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Influx of campers houses pipeline workers
Pipeline workers will fuel local economies

Camping trailers are beginning to spring up in McDuffie County.

But they aren't just for regular campers; they are providing homes for pipeline workers with a gigantic mission.

Their mission is to construct a 190-mile natural gas pipeline called Elba Express, which will allow the flow of gas from Elba Island near Savannah to Greenville, N.C.

Once they reach that point, the pipelines will be connected with other interstate pipelines to offer service throughout the Southeast and Eastern U.S.

As of Monday, there were 93 permitted camping trailers in McDuffie County, according to County Planning Director Fred Guerrant.

Those figures are expected to rise to more than 100 by the end of this week.

So what does it mean for McDuffie and surrounding counties? It means money -- lots of it.

"Because they have so many workers, it really does a lot to boost our local economy," Mr. Guerrant said. "These workers will have a significant impact on our economy, and that's a good thing."

Pipeline workers are expected to be in the area for up to eight months and possibly longer, he added.

Motels and hotels are reaping profit from the pipeline workers, as are restaurants and gas stations.

In McDuffie County, the economic boost couldn't have come at a better time as sales tax revenues are down. The same is true for motel/hotel taxes.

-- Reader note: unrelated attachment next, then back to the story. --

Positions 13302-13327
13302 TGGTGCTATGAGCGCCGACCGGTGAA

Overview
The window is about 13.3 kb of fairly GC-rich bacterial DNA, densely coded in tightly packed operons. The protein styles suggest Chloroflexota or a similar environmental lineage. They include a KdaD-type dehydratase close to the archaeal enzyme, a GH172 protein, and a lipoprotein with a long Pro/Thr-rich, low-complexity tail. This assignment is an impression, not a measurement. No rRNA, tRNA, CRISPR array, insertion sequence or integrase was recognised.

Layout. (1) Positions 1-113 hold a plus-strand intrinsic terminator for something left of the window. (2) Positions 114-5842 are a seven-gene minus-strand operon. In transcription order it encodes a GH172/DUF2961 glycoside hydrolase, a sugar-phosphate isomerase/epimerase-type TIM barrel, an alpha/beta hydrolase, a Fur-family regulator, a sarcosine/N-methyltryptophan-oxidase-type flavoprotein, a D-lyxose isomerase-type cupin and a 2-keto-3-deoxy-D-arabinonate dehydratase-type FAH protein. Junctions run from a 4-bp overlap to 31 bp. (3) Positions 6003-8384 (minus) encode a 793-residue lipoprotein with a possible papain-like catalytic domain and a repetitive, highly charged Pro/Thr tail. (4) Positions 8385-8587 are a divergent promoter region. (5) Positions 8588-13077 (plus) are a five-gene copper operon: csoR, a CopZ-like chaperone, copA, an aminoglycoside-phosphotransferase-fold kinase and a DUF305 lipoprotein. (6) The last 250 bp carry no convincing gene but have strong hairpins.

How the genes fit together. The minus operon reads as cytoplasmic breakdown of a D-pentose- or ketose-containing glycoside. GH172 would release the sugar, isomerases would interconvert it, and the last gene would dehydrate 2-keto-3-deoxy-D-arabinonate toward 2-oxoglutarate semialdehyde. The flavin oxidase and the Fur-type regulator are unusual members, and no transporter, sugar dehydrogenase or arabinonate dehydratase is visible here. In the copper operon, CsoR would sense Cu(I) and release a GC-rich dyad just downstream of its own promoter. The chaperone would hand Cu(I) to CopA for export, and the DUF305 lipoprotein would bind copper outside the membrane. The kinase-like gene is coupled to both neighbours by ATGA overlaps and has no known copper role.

One such camper site is off Wrens Highway near May Road and just a short distance from Thomson.

The owner of the property there, Dwayne Boutwell, is leasing the space to dozens of campers.

Mr. Boutwell has installed electrical services and a septic tank, according to Mr. Guerrant. Other property owners have done the same thing or have renovated mobile home parks, such as one off Quail Farm Road. Another camping village is located off Salem Road.

"Some people have called to complain that we're becoming a camping village in McDuffie County, but that's simply not true," Mr. Guerrant said. "We've actually been very strict on campers in the past. And we still are."

For instance, County Health Inspector Tim Mosely is playing a "crucial role" in making sure that camping villages have septic tanks, Mr. Guerrant said.

Recently at a Dearing Town Council meeting, Ellen Stewart and Martha Hinton expressed interest in starting a camper village for pipeline workers. However, since they had no plans in place, council members withheld action.

"They didn't have any plans and they didn't know anything," Dearing Mayor Sean Kelley said. "So, I told them to come back when they had something for us to look at. Right now, it sounds like you want to put up a trailer park and I'm going to say no."

Mayor Kelley said he believes the women want to put it across from the post office.

"That's an issue, because we are concerned about traffic in and out of that highway at that very dangerous curve," Mayor Kelley said. "I'm being told it's good for the economy and I'm not against the little trailer parks.

"I'm a business owner. I'm in favor of everybody making money when they can," Mayor Kelley said. "We are not against what's going on there. But it's got to be done in a way that's safe for the public."



Web posted on Thursday, August 27, 2009













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